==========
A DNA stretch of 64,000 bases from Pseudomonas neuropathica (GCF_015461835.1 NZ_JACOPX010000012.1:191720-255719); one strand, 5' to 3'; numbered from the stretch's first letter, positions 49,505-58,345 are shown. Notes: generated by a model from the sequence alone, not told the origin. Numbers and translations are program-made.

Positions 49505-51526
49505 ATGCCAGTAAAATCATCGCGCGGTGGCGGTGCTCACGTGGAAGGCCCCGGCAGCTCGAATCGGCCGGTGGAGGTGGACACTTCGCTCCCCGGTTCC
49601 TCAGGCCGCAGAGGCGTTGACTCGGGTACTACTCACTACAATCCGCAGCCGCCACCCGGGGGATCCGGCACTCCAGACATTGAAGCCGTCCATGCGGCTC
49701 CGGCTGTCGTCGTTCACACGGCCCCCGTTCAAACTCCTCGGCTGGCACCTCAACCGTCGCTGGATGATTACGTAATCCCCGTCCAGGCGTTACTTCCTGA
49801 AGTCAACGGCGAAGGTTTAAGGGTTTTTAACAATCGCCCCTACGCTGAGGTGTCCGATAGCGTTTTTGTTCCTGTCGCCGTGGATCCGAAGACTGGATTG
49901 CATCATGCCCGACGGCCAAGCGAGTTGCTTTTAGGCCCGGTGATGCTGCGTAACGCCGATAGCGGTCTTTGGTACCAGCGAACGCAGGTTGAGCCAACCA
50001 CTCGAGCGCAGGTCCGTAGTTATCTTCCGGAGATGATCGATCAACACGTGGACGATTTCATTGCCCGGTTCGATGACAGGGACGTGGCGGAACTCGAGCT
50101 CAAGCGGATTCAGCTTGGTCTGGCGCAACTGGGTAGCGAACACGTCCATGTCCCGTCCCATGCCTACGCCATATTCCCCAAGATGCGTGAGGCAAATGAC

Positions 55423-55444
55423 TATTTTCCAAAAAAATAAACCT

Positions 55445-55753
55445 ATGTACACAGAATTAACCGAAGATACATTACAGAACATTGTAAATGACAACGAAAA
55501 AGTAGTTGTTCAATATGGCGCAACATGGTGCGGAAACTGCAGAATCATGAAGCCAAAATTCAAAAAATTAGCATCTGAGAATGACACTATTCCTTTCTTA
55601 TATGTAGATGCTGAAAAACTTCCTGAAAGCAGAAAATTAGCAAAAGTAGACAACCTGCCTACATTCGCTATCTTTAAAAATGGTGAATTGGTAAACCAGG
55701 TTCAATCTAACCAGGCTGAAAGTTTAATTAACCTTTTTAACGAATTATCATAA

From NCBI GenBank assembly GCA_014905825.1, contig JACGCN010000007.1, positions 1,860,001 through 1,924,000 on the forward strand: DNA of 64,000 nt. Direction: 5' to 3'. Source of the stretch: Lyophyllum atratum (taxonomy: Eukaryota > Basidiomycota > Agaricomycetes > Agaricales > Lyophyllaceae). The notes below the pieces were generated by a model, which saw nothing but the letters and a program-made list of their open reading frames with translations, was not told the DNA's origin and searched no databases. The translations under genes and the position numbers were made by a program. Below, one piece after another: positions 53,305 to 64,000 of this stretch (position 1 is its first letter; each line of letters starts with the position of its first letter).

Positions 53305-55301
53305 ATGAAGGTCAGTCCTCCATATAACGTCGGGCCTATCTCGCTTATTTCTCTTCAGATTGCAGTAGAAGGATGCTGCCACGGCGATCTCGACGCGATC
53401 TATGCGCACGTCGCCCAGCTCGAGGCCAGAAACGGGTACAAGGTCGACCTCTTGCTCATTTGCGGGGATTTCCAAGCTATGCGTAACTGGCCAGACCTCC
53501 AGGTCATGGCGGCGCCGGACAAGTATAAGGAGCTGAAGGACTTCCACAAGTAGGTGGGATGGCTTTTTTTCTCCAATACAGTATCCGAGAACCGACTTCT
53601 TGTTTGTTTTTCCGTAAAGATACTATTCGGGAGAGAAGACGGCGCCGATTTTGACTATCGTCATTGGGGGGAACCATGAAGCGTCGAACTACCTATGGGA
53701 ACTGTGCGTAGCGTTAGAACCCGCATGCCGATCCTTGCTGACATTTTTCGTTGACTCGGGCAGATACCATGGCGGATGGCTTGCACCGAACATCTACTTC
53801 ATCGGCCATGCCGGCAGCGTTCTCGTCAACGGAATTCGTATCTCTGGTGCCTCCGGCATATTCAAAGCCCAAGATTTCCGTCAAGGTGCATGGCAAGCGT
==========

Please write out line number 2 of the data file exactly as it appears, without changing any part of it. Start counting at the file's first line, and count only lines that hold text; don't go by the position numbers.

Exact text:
Positions 49505-51526